An epiphany came when we were cleaning our dish washer, after almost 10 years of blissful neglect.
GE engineers failed me. To clean the dish washer, I needed to remove the top rack first. That required two plastic stoppers with the instructions from a YouTube search. After the top rack, I needed to remove a feeder pipe, the bottom sprayer, and the main water conduit. Then, I needed to pry out the waste basket which is also the locking mechanism for the mesh. I wouldn’t be able to do this without consulting internet multiple times. And the taking it apart was the easier part.
Underneath the mesh and sprayer were gross stuff matching the TV show “They Dirtiest Job.” There were brown greasy clumps, brown-black caked layer on surfaces, and hard mineral fused on whatever. An hour or so hard scrubbing later, the reassembly process started. That took only 10 minutes or so.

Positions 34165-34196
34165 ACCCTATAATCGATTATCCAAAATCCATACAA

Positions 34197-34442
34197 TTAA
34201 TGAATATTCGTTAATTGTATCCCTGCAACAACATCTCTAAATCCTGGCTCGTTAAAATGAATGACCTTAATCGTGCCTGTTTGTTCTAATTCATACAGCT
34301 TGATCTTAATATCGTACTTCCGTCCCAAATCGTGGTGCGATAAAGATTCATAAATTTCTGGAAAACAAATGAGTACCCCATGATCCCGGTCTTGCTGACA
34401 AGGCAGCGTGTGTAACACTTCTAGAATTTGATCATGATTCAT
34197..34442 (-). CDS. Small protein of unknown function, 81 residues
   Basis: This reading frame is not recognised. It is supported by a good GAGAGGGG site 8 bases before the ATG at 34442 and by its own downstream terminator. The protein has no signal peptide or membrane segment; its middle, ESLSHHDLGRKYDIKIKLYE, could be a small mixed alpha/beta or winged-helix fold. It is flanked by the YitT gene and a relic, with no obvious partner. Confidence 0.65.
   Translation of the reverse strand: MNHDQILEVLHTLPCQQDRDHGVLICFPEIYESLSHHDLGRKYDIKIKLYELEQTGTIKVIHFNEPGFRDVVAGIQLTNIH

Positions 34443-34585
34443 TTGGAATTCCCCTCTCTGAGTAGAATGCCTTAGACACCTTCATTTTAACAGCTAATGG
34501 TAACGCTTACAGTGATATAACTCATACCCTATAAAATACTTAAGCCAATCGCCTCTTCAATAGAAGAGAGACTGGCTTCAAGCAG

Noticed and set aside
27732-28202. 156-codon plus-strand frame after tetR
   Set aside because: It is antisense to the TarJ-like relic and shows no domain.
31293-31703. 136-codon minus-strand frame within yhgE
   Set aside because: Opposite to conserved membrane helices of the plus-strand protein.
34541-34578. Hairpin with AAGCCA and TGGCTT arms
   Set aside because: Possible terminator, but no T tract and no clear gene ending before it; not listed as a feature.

We trial-run the dish washer with a cup of vinegar on the top shelf, facing upward. Then re-run it with glass wares and mugs. They were spotless. Yay!
Life is full of filters. Wherever a filter exists, there must be a way to clean or replace it. You can simply spray clean your screen window. You will discard your coffee filter. You drive to a mechanic to replace one or several filters in your car.
I sincerely hope you have a better dish washer than my 10-year old GE Profile. I urge you to check it today, and wish you the best.